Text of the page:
Deadbeat Homeowners Tap Texas Bankruptcy Laws
This pisses me right off. I pulled this off my newsfeed this morning. As I mentioned in Bail Out My Mortgage, skirting what is owed on delinquent mortgages is just despicable. Until the U.S. gets rid of non-recourse mortgage laws, it’s always going to be too easy for borrowers to walk away and give the keys to the bank when the property value falls below the amount owed on the loan. Non-recourse mortgages give homeowners a free put option on the value of their property, and a tax deductible interest payment to boot; who wouldn’t want a piece of that pie?!
Homeowners fleeing underwater mortgages in California and Florida know where to come up for air: Texas.”Texas is an extremely friendly place to live if you owe money and do not want to pay,” said Marjorie Britt, a bankruptcy attorney with Britt & Catrett PC in Houston.
“If you have a lot of money and even more debt and want to shelter your assets, you can live fairly normally.”
Distressed borrowers can hang on to luxury cars, a primary residence, paychecks, retirement accounts, and even jewelry that creditors might claim elsewhere, Britt said.
A still-robust job market draws nonresidents trying to get away from houses worth less than what they owe on the mortgage, said Jay Westbrook, a business-law professor at the University of Texas in Austin. These newcomers find employment, buy a home in Texas, and mail lenders the keys to the house they abandoned.
Texas bankruptcy filings involving delinquent out-of-state mortgages increased by at least a third in the past year, said Jan Northrup, a lawyer with Hughes Watters Askanase and a bankruptcy trustee in the U.S. District of Southern Texas. Many involve people who moved from Florida, California, Colorado or Arizona, she said.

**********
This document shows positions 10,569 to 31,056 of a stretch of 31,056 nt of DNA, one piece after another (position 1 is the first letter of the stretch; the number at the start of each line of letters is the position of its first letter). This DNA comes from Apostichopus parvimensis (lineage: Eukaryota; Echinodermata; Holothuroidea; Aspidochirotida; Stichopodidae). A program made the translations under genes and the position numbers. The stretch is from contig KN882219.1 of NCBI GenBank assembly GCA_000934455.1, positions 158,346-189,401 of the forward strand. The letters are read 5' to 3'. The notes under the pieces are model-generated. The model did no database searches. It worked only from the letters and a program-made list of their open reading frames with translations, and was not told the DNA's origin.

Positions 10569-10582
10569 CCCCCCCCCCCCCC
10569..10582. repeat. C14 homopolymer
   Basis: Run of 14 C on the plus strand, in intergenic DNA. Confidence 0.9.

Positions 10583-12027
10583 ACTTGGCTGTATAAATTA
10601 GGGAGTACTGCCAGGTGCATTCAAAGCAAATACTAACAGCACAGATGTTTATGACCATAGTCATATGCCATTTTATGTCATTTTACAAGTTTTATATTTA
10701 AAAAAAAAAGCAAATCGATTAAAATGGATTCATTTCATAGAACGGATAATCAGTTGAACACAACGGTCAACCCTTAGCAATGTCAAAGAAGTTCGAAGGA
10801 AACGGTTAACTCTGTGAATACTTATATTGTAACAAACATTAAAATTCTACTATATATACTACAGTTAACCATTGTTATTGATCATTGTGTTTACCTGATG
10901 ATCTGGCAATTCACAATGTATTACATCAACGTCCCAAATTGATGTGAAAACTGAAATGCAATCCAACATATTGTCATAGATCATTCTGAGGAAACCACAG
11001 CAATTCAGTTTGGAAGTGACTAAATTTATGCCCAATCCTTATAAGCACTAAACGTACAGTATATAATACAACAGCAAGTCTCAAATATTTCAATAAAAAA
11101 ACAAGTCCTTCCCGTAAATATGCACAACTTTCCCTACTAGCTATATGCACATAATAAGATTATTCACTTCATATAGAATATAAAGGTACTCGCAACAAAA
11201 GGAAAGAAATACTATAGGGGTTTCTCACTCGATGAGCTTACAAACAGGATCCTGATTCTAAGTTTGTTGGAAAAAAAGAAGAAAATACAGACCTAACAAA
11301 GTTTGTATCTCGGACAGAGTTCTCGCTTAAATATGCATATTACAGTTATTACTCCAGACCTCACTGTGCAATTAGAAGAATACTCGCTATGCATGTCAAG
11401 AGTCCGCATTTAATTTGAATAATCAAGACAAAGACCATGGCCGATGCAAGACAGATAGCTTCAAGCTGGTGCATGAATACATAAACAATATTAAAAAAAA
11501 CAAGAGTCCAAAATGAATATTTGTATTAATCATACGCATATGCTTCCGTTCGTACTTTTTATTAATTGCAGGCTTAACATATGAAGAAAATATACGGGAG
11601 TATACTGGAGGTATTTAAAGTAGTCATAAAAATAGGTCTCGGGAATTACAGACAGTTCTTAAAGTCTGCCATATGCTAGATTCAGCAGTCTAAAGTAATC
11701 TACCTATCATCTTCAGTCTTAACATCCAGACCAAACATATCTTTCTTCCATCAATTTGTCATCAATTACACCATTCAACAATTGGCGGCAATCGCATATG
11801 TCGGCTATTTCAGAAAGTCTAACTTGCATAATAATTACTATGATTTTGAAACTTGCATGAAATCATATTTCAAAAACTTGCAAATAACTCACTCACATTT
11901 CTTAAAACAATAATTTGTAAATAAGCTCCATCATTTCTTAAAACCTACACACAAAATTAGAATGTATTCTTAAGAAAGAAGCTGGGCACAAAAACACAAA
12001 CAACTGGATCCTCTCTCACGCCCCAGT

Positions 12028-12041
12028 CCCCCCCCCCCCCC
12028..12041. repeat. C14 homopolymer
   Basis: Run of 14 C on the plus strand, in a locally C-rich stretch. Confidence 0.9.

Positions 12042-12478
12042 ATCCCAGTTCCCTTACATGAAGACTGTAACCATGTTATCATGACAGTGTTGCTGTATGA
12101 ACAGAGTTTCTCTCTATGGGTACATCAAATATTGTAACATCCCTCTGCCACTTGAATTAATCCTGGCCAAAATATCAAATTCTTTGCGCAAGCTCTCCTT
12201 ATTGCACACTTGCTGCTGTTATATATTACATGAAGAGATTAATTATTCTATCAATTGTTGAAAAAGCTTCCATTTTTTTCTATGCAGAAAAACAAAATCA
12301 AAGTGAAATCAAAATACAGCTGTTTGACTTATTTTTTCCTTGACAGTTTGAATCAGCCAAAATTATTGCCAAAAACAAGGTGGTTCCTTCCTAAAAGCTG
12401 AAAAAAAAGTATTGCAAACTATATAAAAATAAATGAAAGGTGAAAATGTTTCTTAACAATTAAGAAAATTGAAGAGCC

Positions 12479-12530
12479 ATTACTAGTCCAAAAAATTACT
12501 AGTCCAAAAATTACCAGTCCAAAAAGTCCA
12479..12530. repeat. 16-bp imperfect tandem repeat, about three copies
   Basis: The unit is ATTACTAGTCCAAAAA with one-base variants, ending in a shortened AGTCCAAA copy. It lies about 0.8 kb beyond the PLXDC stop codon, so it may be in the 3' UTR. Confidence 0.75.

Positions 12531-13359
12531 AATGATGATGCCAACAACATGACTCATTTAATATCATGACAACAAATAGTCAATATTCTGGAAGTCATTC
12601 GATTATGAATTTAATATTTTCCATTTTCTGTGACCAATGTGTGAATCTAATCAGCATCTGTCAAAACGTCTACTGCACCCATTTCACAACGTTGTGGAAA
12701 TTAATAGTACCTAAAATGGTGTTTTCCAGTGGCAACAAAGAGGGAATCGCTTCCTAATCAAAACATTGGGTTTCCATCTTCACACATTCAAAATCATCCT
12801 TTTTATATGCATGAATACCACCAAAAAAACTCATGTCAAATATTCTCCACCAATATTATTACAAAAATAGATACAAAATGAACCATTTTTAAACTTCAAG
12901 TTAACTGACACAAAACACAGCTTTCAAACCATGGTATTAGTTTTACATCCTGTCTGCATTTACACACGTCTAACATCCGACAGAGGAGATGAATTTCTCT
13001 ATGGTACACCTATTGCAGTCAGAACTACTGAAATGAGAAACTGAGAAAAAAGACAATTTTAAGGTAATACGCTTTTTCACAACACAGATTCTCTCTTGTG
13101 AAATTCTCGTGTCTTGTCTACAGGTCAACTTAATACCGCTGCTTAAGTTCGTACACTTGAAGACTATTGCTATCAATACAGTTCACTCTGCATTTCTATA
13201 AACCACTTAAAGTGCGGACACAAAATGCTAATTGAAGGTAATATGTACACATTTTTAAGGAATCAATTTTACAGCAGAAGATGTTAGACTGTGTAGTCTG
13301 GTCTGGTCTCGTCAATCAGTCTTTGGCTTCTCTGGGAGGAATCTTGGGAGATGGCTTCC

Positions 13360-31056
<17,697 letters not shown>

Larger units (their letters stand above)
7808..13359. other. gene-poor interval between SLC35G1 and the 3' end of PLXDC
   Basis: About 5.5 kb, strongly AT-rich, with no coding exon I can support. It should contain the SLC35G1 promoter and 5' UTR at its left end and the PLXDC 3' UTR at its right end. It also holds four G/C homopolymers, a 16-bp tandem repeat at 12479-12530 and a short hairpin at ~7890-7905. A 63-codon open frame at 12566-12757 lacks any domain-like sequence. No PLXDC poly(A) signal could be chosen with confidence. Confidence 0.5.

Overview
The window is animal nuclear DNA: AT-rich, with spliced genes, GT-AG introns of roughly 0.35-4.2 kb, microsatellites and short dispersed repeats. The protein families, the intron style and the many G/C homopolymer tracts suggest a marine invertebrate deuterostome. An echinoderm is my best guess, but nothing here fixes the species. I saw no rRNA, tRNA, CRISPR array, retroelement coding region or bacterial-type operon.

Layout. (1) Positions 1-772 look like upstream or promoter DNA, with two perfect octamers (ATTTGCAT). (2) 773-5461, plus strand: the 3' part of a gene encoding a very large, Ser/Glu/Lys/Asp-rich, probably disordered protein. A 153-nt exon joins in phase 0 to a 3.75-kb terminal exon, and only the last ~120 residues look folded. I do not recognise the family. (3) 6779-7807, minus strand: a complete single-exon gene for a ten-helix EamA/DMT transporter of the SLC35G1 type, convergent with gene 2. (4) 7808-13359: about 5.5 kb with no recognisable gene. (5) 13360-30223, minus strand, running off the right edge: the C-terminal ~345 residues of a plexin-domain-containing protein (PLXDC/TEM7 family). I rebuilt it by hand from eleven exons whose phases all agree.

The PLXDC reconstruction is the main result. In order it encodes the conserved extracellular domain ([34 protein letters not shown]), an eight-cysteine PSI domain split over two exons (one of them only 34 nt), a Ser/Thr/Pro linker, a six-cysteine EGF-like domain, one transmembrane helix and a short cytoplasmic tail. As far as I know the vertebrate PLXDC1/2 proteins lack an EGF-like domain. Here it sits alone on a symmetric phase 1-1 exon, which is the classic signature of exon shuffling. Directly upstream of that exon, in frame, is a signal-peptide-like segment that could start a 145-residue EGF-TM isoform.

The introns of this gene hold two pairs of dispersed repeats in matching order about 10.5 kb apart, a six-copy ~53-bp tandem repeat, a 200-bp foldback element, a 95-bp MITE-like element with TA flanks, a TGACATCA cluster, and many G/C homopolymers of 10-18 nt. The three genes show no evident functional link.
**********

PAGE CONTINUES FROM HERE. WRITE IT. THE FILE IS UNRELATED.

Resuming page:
“We’re especially seeing people who were using their credit cards to pay their mortgages, hoping their houses would sell, who were just digging themselves deeper into a hole,” Northrup said.
Tough to Collect
Lenders in most states can sue to recover the difference between the mortgage balance and proceeds from selling the repossessed house, Westbrook said. Once a borrower has relocated to Texas, such judgments can’t be satisfied with alimony, child support or garnisheed wages.
“You can’t escape collection actions in Texas,” Britt said. “But can they actually force you to pay them? No.”
With U.S. bankruptcies on the rise, claims in Texas courts may come under closer scrutiny. Banks may fight borrowers who bought new homes in Texas “after the creditors were circling like wolves,” Northrup said.
The value of homes and assets that can be retained after bankruptcy is stipulated under U.S. law, while each state sets its own parameters. Debtors may file under the federal code or under their state’s exemptions, Northrup said.
Texas has the most generous provisions for what debtors may keep, far more than other states, said Wayne Kitchens, a bankruptcy attorney with Hughes Watters Askanase in Houston.
“We’ve seen people come in with pensions of over $1 million, and they can’t be touched,” Northrup said.
Creditors can’t tap Texans’ pensions, life-insurance policies, annuities, or properly funded IRA and 401(k) retirement plans. As much as $240,000 per child in a 529 college-savings account can be sheltered, Britt said.
Debtors may save a primary residence in Texas of any value, as long as it occupies no more than 10 acres within a city or 200 acres in a rural area. That compares with a $20,200 homestead-equity exemption for an individual under the federal code. New York and California allow $50,000, while Tennessee and Kentucky grant $5,000, according to the statutes.
The Texas exemptions allow a family to keep as much as $60,000 in personal property, compared with less than $40,000 under the federal code.